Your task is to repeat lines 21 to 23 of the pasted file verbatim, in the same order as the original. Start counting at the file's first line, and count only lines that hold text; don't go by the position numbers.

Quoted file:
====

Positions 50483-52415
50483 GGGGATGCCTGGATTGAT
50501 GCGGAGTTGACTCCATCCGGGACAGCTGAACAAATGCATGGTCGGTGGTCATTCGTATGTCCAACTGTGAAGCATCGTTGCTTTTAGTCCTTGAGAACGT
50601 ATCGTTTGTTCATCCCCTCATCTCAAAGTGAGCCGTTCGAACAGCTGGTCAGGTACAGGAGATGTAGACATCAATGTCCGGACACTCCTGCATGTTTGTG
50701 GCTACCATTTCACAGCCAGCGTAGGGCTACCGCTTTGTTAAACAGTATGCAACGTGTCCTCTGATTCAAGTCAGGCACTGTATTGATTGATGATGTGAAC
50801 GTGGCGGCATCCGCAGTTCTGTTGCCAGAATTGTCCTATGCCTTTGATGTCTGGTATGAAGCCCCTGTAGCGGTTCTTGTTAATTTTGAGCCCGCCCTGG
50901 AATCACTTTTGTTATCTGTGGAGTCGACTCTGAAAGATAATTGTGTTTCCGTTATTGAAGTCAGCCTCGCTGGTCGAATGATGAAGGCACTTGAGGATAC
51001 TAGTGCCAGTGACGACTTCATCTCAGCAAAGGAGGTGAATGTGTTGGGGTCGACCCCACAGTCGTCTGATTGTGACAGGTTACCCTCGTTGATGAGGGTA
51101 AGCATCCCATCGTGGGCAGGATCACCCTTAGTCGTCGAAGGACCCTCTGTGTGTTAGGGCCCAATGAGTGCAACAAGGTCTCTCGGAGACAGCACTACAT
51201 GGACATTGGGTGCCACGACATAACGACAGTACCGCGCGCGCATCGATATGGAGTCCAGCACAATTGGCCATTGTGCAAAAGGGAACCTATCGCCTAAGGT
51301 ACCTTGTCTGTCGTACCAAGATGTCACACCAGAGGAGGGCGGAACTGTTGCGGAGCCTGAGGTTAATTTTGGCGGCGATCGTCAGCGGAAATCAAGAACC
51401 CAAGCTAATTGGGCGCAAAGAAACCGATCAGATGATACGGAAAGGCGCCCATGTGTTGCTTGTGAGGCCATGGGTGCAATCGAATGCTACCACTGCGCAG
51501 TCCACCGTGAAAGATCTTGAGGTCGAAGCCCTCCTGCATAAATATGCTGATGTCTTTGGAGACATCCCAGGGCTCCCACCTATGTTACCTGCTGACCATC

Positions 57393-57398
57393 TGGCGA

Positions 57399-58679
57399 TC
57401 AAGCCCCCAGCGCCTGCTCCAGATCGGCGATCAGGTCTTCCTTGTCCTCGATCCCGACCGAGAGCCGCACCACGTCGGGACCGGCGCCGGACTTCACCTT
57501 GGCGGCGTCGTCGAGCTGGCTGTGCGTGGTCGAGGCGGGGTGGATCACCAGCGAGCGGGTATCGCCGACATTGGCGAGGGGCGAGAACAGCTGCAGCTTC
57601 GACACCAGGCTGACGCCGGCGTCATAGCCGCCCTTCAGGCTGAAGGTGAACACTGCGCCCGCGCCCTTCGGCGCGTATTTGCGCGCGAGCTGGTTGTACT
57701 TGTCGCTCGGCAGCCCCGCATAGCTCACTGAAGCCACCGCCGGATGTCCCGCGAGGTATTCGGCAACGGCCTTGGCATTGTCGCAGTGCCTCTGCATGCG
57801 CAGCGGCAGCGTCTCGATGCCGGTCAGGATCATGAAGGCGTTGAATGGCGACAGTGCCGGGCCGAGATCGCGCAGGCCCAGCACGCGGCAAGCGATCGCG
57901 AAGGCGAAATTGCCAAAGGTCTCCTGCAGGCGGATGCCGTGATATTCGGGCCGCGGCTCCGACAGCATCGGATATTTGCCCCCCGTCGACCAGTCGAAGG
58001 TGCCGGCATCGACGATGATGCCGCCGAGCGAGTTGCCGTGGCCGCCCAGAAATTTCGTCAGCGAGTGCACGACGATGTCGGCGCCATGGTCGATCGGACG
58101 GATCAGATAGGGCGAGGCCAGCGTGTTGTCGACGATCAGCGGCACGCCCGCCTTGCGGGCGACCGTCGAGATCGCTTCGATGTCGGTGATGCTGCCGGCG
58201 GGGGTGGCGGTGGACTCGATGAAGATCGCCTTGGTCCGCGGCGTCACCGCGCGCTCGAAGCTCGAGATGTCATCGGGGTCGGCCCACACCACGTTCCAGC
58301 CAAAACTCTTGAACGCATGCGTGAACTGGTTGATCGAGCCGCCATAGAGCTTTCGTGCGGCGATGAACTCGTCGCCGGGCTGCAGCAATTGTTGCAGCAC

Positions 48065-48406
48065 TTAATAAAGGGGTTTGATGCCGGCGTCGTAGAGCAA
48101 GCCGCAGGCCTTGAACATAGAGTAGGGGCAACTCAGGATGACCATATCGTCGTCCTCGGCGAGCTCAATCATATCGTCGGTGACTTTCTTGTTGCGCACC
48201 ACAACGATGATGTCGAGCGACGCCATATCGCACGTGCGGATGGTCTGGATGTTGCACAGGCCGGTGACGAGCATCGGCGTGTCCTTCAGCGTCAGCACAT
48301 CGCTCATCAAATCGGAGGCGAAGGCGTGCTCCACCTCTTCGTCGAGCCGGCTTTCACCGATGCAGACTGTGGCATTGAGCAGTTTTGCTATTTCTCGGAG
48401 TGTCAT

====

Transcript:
57701 TGTCGCTCGGCAGCCCCGCATAGCTCACTGAAGCCACCGCCGGATGTCCCGCGAGGTATTCGGCAACGGCCTTGGCATTGTCGCAGTGCCTCTGCATGCG
57801 CAGCGGCAGCGTCTCGATGCCGGTCAGGATCATGAAGGCGTTGAATGGCGACAGTGCCGGGCCGAGATCGCGCAGGCCCAGCACGCGGCAAGCGATCGCG
57901 AAGGCGAAATTGCCAAAGGTCTCCTGCAGGCGGATGCCGTGATATTCGGGCCGCGGCTCCGACAGCATCGGATATTTGCCCCCCGTCGACCAGTCGAAGG